Friday, May 14, 2010

Special Session to Focus on Budget Only

This week, Governor Steve Beshear called for a special session of the Kentucky General Assembly. At the time of this blog, the only agenda item is the budget. The special session was called for the week of May 24, and the Governor hopes for a five-day session, which is the minimum to pass legislation. You can see the Governor’s compromise budget and letter to the legislators here.

As commissioner, I am very proud of the Governor for maintaining a focus on education. The Governor is asking for no reduction in instruction for our children and no pay cuts for our teachers. Given the economic imperative that we improve our education outcomes in Kentucky, I am excited to see this focus on maintaining the critical elements of instruction and support for teachers.

While we had hoped to address charter schools in the special session, it does not appear that there is consensus on this issue at this time. While charter schools would have helped with our Race to the Top application for $175 million in federal funds, charter school legislation also would have opened up numerous windows of funding for innovation.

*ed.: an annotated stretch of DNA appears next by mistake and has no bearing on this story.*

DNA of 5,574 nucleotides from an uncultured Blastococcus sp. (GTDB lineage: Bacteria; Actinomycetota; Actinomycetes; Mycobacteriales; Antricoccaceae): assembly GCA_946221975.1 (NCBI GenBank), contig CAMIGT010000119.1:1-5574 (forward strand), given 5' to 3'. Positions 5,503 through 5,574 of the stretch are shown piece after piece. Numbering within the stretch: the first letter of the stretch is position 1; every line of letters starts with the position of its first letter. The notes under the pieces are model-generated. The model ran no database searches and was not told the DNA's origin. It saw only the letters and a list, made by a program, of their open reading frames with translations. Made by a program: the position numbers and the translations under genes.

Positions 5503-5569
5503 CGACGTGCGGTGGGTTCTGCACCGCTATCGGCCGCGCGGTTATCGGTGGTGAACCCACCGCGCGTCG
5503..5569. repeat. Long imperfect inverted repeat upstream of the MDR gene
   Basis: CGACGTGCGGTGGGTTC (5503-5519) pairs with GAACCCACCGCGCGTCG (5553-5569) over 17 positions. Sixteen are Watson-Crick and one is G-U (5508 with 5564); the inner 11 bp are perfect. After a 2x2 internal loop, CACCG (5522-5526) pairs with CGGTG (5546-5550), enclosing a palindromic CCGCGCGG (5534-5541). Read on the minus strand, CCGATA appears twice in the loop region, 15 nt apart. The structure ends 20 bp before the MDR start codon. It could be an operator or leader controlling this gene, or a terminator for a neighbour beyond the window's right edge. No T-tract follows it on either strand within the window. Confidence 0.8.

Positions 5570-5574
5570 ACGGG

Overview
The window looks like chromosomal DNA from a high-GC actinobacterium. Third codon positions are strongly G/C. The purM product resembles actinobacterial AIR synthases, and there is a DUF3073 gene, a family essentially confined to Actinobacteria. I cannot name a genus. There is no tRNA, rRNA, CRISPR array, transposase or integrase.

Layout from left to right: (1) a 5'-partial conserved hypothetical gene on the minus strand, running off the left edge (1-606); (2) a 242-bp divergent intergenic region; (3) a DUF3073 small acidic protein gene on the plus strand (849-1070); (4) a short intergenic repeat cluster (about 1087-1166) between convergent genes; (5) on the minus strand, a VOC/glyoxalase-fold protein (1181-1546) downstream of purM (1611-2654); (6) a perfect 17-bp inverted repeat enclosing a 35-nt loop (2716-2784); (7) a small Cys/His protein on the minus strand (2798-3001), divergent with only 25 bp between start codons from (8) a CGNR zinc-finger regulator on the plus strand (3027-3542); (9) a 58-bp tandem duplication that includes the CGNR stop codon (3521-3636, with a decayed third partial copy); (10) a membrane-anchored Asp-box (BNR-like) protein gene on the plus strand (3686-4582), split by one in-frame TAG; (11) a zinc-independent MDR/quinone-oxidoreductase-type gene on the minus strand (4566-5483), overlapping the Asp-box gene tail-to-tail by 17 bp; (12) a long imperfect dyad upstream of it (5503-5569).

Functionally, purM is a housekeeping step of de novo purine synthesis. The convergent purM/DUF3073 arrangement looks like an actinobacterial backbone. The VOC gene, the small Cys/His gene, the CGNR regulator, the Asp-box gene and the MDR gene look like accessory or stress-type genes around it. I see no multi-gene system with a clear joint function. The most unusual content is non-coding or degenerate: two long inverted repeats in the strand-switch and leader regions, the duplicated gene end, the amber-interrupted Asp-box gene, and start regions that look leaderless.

We have significant interest in Kentucky to implement early colleges and middle colleges. These programs have excellent track records across the country. They focus on helping more students graduate from high school with college- and career-readiness skills. Also, these programs help students graduate from high school with significant college credit hours (up to 60 or more). And, these programs are excellent interventions for students who may be considering dropping out of school at age 16.

During the regular legislative session, House Bill 301 focused on raising the dropout age. Early/middle colleges would have been great answers to how we provide programs to support the students who stayed in school because the age requirement would have been raised. Charter legislation would have provided an opportunity to access significant grant dollars from the federal charter school program. We had applied for up to $10 million to plan and implement 15 early/middle colleges. Without legislative support, we will not be eligible for these funds and many foundation funds that we were seeking.

What I have learned in many years of this work is that when one door closes, other doors open. We have one objective at the Kentucky Department of Education. We will work to help districts and schools meet the vision of every child graduating from high school “college- and career-ready.”

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